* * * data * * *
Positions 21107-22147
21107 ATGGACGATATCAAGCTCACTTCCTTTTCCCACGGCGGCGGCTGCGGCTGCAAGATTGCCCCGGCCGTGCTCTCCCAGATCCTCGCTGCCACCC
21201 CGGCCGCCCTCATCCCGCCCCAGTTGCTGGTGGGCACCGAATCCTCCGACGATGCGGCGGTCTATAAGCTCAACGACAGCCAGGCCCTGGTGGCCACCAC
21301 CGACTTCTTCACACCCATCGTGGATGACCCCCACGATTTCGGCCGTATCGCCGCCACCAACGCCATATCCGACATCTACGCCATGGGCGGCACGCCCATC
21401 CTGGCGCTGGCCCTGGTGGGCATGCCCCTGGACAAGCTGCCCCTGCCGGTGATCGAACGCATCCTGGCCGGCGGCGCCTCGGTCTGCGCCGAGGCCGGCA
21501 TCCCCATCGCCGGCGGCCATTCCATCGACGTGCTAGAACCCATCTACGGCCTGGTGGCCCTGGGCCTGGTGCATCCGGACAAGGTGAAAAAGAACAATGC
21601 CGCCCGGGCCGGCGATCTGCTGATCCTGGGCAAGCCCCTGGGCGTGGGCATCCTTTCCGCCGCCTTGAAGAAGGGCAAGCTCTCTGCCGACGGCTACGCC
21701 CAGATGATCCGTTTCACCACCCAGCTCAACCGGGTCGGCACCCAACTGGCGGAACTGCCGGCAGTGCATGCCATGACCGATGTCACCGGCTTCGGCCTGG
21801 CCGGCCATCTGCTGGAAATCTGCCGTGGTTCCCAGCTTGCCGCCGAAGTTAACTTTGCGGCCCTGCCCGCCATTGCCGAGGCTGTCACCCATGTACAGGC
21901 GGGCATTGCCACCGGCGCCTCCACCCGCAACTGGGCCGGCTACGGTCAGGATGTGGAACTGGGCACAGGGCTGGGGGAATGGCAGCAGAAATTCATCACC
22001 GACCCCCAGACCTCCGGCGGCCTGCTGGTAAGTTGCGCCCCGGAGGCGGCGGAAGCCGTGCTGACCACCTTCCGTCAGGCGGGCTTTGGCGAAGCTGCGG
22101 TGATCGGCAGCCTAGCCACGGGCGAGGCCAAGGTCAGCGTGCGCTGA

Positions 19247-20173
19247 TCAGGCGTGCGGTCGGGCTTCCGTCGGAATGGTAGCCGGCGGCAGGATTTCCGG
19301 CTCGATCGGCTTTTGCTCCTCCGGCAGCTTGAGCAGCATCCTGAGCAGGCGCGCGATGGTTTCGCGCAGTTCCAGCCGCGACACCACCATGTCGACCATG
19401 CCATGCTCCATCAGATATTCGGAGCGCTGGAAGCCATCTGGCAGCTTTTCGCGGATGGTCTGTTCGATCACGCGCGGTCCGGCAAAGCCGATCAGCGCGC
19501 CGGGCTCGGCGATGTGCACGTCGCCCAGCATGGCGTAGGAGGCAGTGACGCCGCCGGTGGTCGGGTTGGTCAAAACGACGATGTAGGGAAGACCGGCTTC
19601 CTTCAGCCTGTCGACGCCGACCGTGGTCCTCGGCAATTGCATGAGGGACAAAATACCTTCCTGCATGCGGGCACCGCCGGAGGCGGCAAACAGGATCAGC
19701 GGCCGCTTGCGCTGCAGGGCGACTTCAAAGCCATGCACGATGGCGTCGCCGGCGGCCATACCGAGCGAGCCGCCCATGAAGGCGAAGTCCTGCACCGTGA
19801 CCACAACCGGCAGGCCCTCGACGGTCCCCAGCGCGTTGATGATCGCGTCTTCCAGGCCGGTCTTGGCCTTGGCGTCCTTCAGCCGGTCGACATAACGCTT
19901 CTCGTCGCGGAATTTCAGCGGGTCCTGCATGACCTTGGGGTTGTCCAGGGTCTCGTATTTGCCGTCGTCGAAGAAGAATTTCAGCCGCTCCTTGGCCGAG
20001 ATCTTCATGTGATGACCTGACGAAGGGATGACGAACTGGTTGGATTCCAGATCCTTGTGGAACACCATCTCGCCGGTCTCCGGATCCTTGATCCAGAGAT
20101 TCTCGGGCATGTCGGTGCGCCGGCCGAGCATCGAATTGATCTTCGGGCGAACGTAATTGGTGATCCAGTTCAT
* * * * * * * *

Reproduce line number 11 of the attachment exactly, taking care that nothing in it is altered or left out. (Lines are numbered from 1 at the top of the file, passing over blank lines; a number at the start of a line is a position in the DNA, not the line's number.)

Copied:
22001 GACCCCCAGACCTCCGGCGGCCTGCTGGTAAGTTGCGCCCCGGAGGCGGCGGAAGCCGTGCTGACCACCTTCCGTCAGGCGGGCTTTGGCGAAGCTGCGG